Show ContentsMcJury History, Family Crest & Coats of Arms

Early Origins of the McJury family

The surname McJury was first found in St. Goerge, near St. Lo, in the Cotentin, Normandy. Some of the first records of the family include: Helias de St. George who occurs in Sussex in the time of Henry I. and Baldwin de St. George, at about the same date, who witnesses a charter of William Peverel of Dover. [1]

"The descendants of Baldwin St. George, the Norman, flourished in England for several centuries, and frequently represented the County of Cambridge in parliament. They were seated at Hartley St George, in that shire, full 500 years." [2]

"This place was for a long period in the possession of the St. Georges, who had their chief seat and a park here, and held the estate so early as the reign of Henry III. " [3]

Most of the family claim descent from the aforementioned Baldwin de St. George or Baldwin St. George, knight of the shire for Cambridge in 1381 who married the heiress or co-heiress of John d'Engayne, who brought him several manors in the county. Sir Richard Saint George, Clarencieux King of Arms was the first herald in this family of heralds,* and stated to be eighteenth in descent from the first Baldwin de St. George. He "had two younger sons who both settled in Ireland. One of them, Sir George, was grandfather to another Sir George, created Lord St. George in the peerage of Ireland in 1715. His title expired with him, but in 1763 was revived in favour of St. George Usher, who was the son of his only child, Mrs. Usher. The other brother Richard had a numerous posterity. From him descend the St. Georges of Parsonstown, the St. Georges of Wood Park, co. Armagh, the St. Georges of Woodside, Cheshire, the St.Georges of Camma Lodge in Roscommon, and the St. Georges of Woodsgift, who received a baronetcy in 1766." [1]

Richard St. George who went to Ireland in the beginning of the 17th century in the Royal Army was appointed governor of Castle Athlone. [2]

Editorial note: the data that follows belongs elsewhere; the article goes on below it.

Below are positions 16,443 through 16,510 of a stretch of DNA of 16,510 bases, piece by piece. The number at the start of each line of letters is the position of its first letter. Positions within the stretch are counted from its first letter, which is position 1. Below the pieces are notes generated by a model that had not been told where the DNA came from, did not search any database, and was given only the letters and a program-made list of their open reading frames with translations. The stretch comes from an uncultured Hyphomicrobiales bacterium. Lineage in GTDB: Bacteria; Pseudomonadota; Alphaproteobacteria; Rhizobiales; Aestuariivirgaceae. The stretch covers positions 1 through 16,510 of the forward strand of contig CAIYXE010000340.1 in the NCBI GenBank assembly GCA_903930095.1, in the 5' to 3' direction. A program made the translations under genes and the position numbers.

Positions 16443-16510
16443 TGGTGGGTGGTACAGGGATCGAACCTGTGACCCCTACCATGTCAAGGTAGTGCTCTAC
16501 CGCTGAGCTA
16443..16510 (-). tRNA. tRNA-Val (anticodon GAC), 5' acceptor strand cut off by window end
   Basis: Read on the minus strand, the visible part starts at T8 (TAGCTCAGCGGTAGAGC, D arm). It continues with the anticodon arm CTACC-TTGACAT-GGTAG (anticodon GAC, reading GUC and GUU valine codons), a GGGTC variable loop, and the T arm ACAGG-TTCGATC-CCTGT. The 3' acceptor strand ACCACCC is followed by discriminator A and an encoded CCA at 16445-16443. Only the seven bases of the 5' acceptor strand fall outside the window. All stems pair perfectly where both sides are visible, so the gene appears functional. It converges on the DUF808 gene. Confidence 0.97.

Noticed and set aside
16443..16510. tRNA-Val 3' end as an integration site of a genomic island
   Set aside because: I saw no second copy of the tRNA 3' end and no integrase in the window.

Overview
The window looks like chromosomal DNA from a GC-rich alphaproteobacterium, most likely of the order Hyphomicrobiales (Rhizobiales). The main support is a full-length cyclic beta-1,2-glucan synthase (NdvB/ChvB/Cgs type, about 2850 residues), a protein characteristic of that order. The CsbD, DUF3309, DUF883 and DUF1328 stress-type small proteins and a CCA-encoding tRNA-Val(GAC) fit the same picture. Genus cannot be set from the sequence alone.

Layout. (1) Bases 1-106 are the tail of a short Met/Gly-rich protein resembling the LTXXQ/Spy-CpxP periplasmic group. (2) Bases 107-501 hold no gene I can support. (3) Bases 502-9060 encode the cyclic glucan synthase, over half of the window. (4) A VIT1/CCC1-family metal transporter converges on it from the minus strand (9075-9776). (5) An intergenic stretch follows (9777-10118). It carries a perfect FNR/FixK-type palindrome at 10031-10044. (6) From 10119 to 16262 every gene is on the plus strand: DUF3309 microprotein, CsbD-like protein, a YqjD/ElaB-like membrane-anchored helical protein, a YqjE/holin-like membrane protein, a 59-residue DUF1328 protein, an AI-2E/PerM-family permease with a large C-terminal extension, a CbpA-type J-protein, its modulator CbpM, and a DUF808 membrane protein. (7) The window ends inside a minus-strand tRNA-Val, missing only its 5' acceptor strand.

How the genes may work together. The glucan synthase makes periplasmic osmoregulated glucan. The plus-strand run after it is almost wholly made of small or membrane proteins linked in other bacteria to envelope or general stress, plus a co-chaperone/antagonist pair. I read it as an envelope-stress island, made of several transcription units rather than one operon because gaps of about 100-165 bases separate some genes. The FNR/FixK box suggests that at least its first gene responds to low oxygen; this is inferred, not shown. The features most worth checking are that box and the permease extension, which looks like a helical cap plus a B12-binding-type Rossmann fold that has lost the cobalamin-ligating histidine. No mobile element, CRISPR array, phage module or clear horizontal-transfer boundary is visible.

Early History of the McJury family

This web page shows only a small excerpt of our McJury research. Another 158 words (11 lines of text) covering the years 1510, 1600, 1401, 1534, 1616, 1627, 1659, 1677, 1669, 1550, 1635, 1581, 1644, 1645, 1615, 1703, 1686, 1703, 1625, 1715, 1172, 1550, 1635, 1640, 1713, 1695, 1657, 1726, 1658 and 1735 are included under the topic Early McJury History in all our PDF Extended History products and printed products wherever possible.

McJury Spelling Variations

Spelling variations of this family name include: St.George, St George, Saint Geroge and others.

Early Notables of the McJury family (pre 1700)

Outstanding amongst the family at this time was Sir Richard St George (c1550-1635), of Wiltshire, an English officer of arms at the College of Arms; and his son, Henry St George (1581-1644), an English Officer of Arms, Garter...
Another 38 words (3 lines of text) are included under the topic Early McJury Notables in all our PDF Extended History products and printed products wherever possible.

Ireland Migration of the McJury family to Ireland

Some of the McJury family moved to Ireland, but this topic is not covered in this excerpt.
Another 122 words (9 lines of text) about their life in Ireland is included in all our PDF Extended History products and printed products wherever possible.

New Zealand McJury migration to New Zealand +

Emigration to New Zealand followed in the footsteps of the European explorers, such as Captain Cook (1769-70): first came sealers, whalers, missionaries, and traders. By 1838, the British New Zealand Company had begun buying land from the Maori tribes, and selling it to settlers, and, after the Treaty of Waitangi in 1840, many British families set out on the arduous six month journey from Britain to Aotearoa to start a new life. Early immigrants include:

McJury Settlers in New Zealand in the 19th Century
  • Miss Jane Mcjury, British dairymaid travelling from London aboard the ship "Himalaya" arriving in Lyttelton, Christchurch, South Island, New Zealand on 10th February 1867 [4]

  1. Cleveland, Dutchess of The Battle Abbey Roll with some Account of the Norman Lineages. London: John Murray, Abermarle Street, 1889. Print. Volume 3 of 3
  2. Burke, John Bernard, The Roll of Battle Abbey. London: Edward Churton, 26, Holles Street, 1848, Print.
  3. Lewis, Samuel, A Topographical Dictionary of England. Institute of Historical Research, 1848, Print.
  4. New Zealand Yesteryears Passenger Lists 1800 to 1900 (Retrieved 17th October 2018). Retrieved from on Facebook